Today is my wedding anniversary. On July 15, 1972, my husband Warner and I said our vows in the church I attended as a child in West Virginia. Yes, 49 years ago.
On July 24, we set out on our honeymoon, a four-week journey cross country. As an elementary reading specialist in Montgomery County, Maryland schools, I had the
summer off. Working construction and deciding what to do with a history degree, my new husband also had the time free. We’d purchased a bare-bones, (standard shift & no back seat) white Volkswagen van we named Lurch, after the character in the TV show The Addams Family. Warner used his new carpentry skills and outfitted it for camping, but because he grew up sailing, the interior results resembled a boat cabin. I sewed the covers for the mattress and curtains. My aunt gave us a Coleman cooler, lantern, and camp stove as wedding gifts. We still have the cooler. We were on a budget, so we saw the West by visiting national and state parks rather than cities.
From Tacoma Park, Maryland, on July 24, armed with a Rand McNally Road Atlas and excitement, we headed west. We opted to take the southern route west and the northern back. I documented much of the expedition with my small Kodak film camera. Film meant we didn’t see our photos until after we returned home.
Today I’m sharing a few highlights. That first day, we made it to the Buckeye Lake KOA in Ohio in late afternoon under cloudy skies. In 1972, a campsite without electricity cost about $2 a night, plus quarters to deposit in a slot for a hot shower. A couple parked near our site were wrestling with a huge tent as we parked beside our picnic table and got out our stove.
Raindrops soon plunked on the metal. We stuffed the stove and the meal ingredients (no idea now what) inside and went to help the couple, who we learned had bought their tent that very day. The downpour lasted all night, and instead of cooking our first camping meal on the Coleman stove, we ate cold chili out of cans.
Things went uphill from there. Literally, once we left Kansas.
After a couple of stops to visit friends, we arrived in Colorado. (July 30) I grew up in the Appalachians, so the Rockies were a whole different scene. We toured Estes Park Lake and Rocky Mountain National Park. Poor Lurch struggled up and over the Continental Divide, but didn’t overheat because of the air-cooled engine (in the rear, remember). We did stop several times to give it a rest.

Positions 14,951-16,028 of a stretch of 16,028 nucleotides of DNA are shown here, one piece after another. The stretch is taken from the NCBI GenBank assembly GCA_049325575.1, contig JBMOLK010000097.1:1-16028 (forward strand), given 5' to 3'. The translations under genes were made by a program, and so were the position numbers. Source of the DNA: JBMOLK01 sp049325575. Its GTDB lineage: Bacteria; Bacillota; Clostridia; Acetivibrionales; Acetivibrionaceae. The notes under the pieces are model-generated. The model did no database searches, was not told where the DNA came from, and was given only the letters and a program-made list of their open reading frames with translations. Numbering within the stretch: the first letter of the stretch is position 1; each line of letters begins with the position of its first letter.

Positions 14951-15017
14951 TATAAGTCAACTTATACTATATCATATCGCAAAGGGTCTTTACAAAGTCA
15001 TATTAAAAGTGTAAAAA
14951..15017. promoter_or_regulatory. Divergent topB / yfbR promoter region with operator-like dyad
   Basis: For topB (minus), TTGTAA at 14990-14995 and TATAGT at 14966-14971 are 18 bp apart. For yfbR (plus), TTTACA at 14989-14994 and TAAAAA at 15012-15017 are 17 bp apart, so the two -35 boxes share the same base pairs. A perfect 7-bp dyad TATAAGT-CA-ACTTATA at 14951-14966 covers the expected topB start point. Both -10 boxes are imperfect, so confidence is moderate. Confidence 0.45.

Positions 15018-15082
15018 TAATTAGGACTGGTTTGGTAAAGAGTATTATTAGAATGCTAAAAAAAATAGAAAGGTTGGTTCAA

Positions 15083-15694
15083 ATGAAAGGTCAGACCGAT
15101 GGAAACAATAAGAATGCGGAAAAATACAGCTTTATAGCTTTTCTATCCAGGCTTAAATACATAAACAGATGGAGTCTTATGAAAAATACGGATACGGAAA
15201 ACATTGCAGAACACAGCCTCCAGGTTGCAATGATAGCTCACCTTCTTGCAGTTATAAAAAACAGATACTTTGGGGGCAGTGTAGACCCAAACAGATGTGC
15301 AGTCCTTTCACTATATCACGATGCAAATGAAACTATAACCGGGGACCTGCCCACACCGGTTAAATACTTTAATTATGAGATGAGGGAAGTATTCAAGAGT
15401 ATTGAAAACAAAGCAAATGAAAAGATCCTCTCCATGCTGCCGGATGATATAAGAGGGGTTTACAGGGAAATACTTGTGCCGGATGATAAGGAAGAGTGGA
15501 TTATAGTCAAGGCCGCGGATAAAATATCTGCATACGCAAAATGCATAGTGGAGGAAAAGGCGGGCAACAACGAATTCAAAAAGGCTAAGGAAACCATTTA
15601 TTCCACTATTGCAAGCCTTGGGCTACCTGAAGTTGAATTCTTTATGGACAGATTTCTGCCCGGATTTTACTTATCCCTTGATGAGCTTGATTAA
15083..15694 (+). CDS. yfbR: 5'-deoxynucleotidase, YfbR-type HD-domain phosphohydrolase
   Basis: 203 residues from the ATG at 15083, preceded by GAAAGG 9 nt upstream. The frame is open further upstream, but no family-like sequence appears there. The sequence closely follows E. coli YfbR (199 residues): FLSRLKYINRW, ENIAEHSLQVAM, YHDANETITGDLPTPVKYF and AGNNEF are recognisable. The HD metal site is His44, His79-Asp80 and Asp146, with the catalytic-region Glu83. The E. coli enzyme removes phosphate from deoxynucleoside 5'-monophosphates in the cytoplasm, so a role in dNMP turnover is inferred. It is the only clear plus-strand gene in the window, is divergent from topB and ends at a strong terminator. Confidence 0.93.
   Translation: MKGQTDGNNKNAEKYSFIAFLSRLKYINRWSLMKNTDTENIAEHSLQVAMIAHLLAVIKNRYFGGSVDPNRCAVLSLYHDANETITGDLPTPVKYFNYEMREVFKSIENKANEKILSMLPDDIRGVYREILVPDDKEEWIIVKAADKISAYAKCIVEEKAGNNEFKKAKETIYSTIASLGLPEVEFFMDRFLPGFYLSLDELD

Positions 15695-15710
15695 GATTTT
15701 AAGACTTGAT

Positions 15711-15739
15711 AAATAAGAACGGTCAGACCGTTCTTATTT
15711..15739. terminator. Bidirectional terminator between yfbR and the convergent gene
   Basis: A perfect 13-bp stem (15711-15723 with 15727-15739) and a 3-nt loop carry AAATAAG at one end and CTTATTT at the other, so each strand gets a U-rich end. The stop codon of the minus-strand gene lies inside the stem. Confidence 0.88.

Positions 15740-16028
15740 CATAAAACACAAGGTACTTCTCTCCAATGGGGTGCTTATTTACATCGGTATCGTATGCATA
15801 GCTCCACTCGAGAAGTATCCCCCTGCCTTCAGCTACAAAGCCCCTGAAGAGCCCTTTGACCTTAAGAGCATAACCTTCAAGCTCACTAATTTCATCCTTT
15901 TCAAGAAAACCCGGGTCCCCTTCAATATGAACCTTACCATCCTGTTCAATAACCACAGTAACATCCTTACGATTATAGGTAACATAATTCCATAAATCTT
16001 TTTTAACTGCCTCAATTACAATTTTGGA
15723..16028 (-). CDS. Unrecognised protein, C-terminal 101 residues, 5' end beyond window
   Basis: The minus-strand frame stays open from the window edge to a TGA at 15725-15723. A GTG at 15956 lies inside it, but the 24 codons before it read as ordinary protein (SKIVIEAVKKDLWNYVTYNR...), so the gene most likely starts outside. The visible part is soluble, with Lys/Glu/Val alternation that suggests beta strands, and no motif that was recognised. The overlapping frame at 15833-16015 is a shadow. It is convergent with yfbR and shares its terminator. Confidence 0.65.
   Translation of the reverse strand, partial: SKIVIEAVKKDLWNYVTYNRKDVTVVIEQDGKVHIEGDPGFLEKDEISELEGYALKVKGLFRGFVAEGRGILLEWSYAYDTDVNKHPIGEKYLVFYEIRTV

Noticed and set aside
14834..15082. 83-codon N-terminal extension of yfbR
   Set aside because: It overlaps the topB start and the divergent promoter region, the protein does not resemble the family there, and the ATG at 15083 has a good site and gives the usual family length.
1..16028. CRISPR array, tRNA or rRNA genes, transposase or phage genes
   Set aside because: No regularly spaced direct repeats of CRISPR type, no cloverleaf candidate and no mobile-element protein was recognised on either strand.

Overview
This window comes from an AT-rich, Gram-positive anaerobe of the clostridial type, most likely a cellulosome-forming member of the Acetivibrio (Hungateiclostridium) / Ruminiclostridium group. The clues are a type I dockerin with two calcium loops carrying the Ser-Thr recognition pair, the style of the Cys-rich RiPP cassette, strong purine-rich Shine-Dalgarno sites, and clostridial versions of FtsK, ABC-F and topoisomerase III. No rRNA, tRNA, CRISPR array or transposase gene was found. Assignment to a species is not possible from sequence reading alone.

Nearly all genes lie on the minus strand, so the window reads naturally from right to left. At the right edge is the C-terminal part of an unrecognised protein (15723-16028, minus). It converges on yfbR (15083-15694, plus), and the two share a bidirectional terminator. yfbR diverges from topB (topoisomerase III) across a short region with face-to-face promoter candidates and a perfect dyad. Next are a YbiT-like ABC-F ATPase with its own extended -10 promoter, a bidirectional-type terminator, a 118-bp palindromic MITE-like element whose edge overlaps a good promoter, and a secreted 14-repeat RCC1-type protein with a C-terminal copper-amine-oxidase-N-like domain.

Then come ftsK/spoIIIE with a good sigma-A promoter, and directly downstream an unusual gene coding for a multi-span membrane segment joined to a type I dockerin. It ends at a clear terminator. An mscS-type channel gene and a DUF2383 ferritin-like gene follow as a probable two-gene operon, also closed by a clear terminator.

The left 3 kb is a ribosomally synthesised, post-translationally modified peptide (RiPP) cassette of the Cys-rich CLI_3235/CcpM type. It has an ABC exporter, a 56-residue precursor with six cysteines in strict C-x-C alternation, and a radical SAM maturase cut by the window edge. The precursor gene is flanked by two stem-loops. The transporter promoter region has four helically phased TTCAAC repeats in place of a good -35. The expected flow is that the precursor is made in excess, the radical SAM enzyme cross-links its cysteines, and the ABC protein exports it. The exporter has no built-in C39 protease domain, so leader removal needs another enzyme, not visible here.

From Colorado, we headed south through Utah. An acquaintance had given me a used portable “air conditioner.” The contraption sat on the floor. You filled its box with ice and plugged the cord into the cigarette lighter. And voilà, cool air. Except this device wasn’t equipped to handle the Utah desert heat. A mere half hour later, the ice melted and flooded the floor. At the next gas station, we dumped the beast.
In Arizona, we camped in the national park campground on the South Rim (Aug. 2) and hiked, but not down into the Grand Canyon.
On across the Mojave Desert to California and San Francisco, where we did stay at a hotel in the city to do some touring of the waterfront and Chinatown.
Moving north along the coast, we climbed dunes at a beach in Oregon and drove the loop in Olympic National Park. After Washington, we headed east to Montana’s Glacier National Park (Aug.17), where we saw more than one glacier and the first moose for both
of us. Glacier was our favorite of all the parks, with Yellowstone a close second. In Cody, Wyoming, we attended a rodeo. I wonder what the locals in their Western shirts and hats thought of this longhaired couple. Then through the Badlands and downhill the rest of the way. After a couple of days in West Virginia visiting my parents, we returned to our small apartment in Maryland with 15,600 miles on the VW van (Aug. 27). Lurch had needed a couple of repairs along the way, but never broke down.
Warner and I didn’t live together until we married, so this trip might’ve challenged our relationship. Maybe it did occasionally, but not enough that either of us remembers that part. Forty-nine years later, we’re still each other’s best friend, lover, and partner.
Thank you for letting me share my reminiscences.